Analysis is based on multiple spot samples from 199 patients with retinitis pigmentosa.
Among patients with retinitis pigmentosa, 120 eyes had cystoid macular edema (CME) (model 3) and 255 eyes had no CME (model 4). Error bars designate SEM. See the Methods section for details of the analyses.
Customize your JAMA Network experience by selecting one or more topics from the list below.
Sandberg MA, Pearce EN, Harper S, et al. The Relationship of Central Foveal Thickness to Urinary Iodine Concentration in Retinitis Pigmentosa With or Without Cystoid Macular Edema. JAMA Ophthalmol. 2014;132(10):1209–1214. doi:10.1001/jamaophthalmol.2014.1726
Current treatments for cystoid macular edema (CME) in retinitis pigmentosa (RP) are not always effective, may lead to adverse effects, and may not restore visual acuity. The present research lays the rationale for evaluating whether an iodine supplement could reduce CME in RP.
To determine whether central foveal thickness (CFT) in the presence of CME is related to dietary iodine intake inferred from urinary iodine concentration (UIC) in nonsmoking adults with RP.
Design, Setting, and Participants
We performed a cross-sectional observational study of 212 nonsmoking patients aged 18 to 69 years referred to our institution for RP with visual acuity of no worse than 20/200 in at least 1 eye.
Retinitis pigmentosa with or without CME.
Main Outcomes and Measures
With the eye as the unit of analysis, the relationship of log CFT measured by optical coherence tomography to UIC measured from multiple spot samples and represented as a 3-level classification variable (<100, 100-199, and ≥200 µg/L), assigning greater weight to patients with more reliable UIC estimates.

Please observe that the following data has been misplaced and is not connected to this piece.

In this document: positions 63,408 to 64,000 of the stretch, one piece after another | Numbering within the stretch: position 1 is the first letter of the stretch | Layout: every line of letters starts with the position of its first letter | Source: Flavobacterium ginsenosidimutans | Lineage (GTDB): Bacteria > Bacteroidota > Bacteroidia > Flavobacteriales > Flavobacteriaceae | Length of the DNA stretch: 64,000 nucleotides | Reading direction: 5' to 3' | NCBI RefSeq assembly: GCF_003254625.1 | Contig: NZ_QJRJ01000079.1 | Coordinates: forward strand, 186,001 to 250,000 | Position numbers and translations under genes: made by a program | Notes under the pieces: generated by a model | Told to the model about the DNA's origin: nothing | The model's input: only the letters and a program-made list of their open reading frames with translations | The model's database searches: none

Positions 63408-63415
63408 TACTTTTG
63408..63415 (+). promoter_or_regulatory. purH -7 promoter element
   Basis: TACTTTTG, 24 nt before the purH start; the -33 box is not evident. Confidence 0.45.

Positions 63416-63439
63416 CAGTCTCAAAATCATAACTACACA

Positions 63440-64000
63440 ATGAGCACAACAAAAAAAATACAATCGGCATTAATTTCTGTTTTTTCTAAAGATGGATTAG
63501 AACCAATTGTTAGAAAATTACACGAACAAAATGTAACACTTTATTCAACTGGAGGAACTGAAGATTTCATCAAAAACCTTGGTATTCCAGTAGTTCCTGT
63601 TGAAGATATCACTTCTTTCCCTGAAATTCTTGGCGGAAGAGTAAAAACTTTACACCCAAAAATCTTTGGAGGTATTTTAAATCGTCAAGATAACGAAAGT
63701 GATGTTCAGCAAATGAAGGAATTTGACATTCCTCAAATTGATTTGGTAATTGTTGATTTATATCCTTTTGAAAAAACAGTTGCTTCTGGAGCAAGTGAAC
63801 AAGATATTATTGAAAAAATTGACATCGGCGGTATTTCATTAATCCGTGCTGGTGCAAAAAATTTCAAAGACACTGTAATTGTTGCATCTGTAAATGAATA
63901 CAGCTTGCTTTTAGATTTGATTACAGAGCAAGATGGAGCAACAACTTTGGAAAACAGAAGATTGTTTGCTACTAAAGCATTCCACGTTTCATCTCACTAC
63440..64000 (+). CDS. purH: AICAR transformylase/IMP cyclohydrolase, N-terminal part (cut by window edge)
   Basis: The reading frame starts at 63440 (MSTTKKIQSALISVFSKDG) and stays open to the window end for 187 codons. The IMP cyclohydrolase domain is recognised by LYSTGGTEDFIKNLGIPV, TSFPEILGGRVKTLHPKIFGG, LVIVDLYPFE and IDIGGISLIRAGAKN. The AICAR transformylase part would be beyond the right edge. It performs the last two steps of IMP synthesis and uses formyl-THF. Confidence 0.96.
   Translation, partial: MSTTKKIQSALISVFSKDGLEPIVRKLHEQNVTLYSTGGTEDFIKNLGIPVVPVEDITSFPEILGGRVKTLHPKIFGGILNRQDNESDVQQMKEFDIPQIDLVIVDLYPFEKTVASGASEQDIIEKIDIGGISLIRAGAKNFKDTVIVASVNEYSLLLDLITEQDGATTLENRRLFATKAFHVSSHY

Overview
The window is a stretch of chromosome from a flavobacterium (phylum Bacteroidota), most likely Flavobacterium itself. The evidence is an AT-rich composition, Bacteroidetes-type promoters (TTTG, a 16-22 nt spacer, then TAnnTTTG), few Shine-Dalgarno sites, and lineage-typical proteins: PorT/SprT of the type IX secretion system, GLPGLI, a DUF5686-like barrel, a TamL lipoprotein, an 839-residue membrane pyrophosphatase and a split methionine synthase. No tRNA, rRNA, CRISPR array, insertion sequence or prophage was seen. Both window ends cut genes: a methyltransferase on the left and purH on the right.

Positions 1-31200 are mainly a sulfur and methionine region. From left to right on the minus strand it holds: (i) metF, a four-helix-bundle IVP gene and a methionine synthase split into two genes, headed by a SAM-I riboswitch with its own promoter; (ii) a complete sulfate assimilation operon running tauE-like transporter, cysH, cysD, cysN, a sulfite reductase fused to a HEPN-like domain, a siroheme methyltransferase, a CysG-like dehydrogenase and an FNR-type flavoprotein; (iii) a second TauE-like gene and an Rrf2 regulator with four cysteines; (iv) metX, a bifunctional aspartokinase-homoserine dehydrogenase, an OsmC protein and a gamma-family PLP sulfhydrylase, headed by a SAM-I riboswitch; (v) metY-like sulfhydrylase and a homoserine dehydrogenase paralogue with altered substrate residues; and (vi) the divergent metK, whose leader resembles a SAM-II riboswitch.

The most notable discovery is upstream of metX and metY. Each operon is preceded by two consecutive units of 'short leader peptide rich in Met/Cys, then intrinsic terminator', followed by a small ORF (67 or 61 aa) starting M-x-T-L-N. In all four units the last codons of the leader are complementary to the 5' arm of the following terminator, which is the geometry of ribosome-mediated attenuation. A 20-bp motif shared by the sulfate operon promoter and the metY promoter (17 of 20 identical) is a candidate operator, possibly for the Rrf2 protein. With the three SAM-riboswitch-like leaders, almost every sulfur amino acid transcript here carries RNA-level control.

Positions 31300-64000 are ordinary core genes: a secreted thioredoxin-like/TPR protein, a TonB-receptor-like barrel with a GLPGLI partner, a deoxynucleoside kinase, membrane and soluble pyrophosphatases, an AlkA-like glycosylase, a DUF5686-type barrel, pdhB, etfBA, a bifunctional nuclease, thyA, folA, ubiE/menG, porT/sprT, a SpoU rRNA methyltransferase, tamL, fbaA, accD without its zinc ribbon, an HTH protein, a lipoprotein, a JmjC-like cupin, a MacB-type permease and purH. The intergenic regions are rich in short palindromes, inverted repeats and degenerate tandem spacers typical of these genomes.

Analyses were limited to 199 patients after excluding 11 who failed to return urine samples for measuring UIC and 2 outliers for UIC. Of the 199 patients, 36.2% had CME in 1 or both eyes. Although log CFT was inversely related to UIC based on findings from all eyes (P = .02), regression of log CFT on UIC separately for eyes with and without CME showed a strong inverse significant relationship for the former group (P < .001) and no significant relationship for the latter group (P = .66) as tested. For the eyes with CME, CFT ranged from a geometric mean of 267 µm for a median UIC of less than 100 µg/L to a geometric mean of 172 µm for a median UIC of 200 µg/L or greater. In contrast, we found no significant association between CME prevalence and UIC based on the entire sample as tested (odds ratio, 1.01 [95% CI, 0.38-2.67]; P = .99).
Conclusions and Relevance
A higher UIC in nonsmoking adults with RP was significantly associated with less central foveal swelling in eyes with CME. Additional study is required to determine whether an iodine supplement can limit or reduce the extent of CME in patients with RP.
Based on optical coherence tomography (OCT), cystoid macular edema (CME) occurs as a complication in more than 25% of patients with retinitis pigmentosa (RP) and may be associated with a reduction in visual acuity.1-3 Cystoid macular edema in RP ranges from small, rare, off-center cysts within the inner nuclear layer to multiple large cysts spanning the retinal layers and including the foveal center.3 Accumulation of fluid within the extracellular space could result from a breakdown of retinal pigment epithelial (RPE) tight junctions or diminished retinal capillary endothelial cell adhesion leading to passive leakage of fluid into the retina or from reduced active transport of fluid out of the retina by an impaired pump.4,5 The RPE is particularly suspect, because dye leakage through the RPE has been observed in RP patients with CME.4,6,7